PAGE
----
Nesryn heaved and heaved, her grip treacherously slippery with sweat and blood from both of them, but she clamped onto his wrist hard enough that she felt bones shift beneath—

“Go,” he whispered, straining to push through. “You run.”

Falkan was shifting in her pocket, trying to emerge. But with the rock pressing on her chest, the passage was too tight for even him to poke out his head—

“A pretty pair,” that female continued. “How her hair shines like a moonless night. We shall take you both back to our home, our honored guests.”

A sob clawed its way up Nesryn’s throat. “Please,” she begged, scanning the rock high above them, the lip into the upper reaches of the narrow pass, the curving horns of the peaks, tugging and tugging on Sartaq’s arm. “Please,” she begged them, begged anyone.

But Sartaq’s face went calm. So calm.

He stopped pushing, stopped trying to haul himself forward. Nesryn shook her head, pulling on his arm.

He did not move. Not an inch.

His dark eyes met hers. There was no fear in them.

Sartaq said to her, clear and steady, “I heard the spies’ stories of you. The fearless Balruhni woman in Adarlan’s empire. Neith’s Arrow. And I knew …”

Nesryn sobbed, tugging and tugging.

Sartaq smiled at her—gently. Sweetly. In a way she had not yet seen. “I loved you before I ever set eyes on you,” he said.

“Please,” Nesryn wept.

Sartaq’s hand tightened on hers. “I wish we’d had time.”

A hiss behind him, a rising bulk of shining black— Then the prince was gone. Ripped from her hands. As if he had never been.



Nesryn could barely see through her tears as she edged and squeezed along the pass. As she hurtled over rocks, arms straining, feet unfaltering.

Keep going. The words were a song in her blood, her bones as she plunged onward.

Keep going and get out; find help

But the passage at last opened into a wider chamber. Nesryn staggered from the vise that had held her, panting, Sartaq’s blood still coating her palms, his face still swimming before her—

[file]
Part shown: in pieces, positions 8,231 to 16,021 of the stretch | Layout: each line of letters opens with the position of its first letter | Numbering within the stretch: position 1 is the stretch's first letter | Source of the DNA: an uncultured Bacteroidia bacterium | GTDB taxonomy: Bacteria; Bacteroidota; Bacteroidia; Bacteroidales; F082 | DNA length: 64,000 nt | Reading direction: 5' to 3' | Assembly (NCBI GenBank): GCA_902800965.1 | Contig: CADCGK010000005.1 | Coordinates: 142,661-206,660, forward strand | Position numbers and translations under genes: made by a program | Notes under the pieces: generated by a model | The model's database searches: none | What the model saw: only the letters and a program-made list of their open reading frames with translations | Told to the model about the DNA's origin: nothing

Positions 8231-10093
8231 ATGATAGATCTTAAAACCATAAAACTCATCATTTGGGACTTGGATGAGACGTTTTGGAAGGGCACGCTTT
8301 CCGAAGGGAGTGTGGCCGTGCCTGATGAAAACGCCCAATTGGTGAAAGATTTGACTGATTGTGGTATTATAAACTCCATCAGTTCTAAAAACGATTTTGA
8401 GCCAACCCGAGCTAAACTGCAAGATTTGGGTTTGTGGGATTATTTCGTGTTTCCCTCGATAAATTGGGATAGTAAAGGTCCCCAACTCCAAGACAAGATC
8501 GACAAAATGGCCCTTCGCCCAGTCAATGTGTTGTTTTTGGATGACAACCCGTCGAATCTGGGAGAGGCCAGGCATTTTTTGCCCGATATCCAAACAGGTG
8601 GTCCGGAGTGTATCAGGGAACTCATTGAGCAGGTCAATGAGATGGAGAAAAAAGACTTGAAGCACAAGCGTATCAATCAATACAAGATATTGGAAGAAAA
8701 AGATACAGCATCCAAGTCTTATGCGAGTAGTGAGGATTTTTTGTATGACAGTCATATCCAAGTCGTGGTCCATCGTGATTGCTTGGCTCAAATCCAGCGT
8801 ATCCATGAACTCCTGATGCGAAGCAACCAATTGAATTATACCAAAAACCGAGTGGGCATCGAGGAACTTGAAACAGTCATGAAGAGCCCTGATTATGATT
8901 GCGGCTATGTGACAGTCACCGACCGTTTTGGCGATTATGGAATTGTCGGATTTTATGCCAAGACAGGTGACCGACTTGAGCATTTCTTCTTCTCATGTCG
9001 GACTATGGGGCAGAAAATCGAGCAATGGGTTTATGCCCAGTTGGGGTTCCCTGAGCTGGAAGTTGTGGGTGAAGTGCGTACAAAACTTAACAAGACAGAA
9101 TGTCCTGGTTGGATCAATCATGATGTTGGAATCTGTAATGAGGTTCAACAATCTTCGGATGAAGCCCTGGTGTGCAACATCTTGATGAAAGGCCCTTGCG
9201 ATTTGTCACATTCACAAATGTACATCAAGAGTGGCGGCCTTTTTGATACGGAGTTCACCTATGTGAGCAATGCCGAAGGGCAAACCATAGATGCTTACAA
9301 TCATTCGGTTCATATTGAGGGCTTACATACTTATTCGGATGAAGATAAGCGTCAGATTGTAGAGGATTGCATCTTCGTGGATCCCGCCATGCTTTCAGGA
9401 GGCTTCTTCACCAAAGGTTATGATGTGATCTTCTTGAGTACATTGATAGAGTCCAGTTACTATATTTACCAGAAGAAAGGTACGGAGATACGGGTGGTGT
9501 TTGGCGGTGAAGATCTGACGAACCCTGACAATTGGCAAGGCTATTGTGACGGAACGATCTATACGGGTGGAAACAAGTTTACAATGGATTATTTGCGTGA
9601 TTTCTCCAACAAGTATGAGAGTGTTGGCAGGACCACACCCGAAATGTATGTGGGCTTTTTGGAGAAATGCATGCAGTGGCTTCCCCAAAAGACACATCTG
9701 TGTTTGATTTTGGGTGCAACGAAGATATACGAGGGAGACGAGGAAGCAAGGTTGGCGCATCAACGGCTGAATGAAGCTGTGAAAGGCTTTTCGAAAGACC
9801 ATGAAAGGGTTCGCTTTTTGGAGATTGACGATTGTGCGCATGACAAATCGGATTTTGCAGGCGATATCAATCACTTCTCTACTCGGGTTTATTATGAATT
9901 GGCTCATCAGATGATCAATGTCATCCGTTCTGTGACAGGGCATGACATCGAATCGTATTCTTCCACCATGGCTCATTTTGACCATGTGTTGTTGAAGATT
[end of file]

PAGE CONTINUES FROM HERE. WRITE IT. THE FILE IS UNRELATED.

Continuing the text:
The path curved ahead, and she stumbled for it, hand flying to where Falkan now poked his head out. She sobbed at the sight of him, sobbed as the clicking and hissing again began to sound behind her, closing in once more.

It was over. It was done, and she had as good as killed him. She should have never left, should have never done any of it—

She sprinted toward the curve in the pass, chips of shale scattering from beneath her boots.

Take you both back to our home …

Alive. The spider had talked as if they would be taken alive to their lair. For a brief window before the feasting began. And if she had spoken true … Nesryn slapped a hand over a wriggling Falkan, earning a squeak of


But she said, soft as the wind through the grass, “Not yet. Not yet, my friend.”

And as Nesryn slowed her steps, as she stopped entirely, she whispered her plan to him.



The kharankui did not try to hide their arrival.

Hissing and laughing, they skittered around the corner of the pass.

And halted when they beheld Nesryn panting on her knees, blood from slices in her arms, her collarbone, filling the tight air with her scent. She saw them note the sprayed shale around her, flecks of her blood on it.

As if she had taken a bad fall. As if she could no longer go on.

Clicking, chattering to one another, they surrounded her. A wall of ancient, reeking limbs and fangs and swollen, bulbous abdomens. And eyes. More eyes than she could count, her reflection in all of them.

Her trembling was not faked.

“Pity it did not give much sport,” one pouted. “We shall have it later,” another replied.

Nesryn shook harder.

One sighed. “How fresh her blood smells. How clean.” “P-please,” she begged.

The kharankui just laughed.

Then the one behind her pounced.

Pinning her to the shale, rock slicing her face, her hands, Nesryn screamed against the claws that dug into her back. Screamed as she managed to look over her shoulder to see those spinnerets hovering above her legs.

To see the silk that shot from them, ready to be woven. To wrap her tightly.

You'll Also Like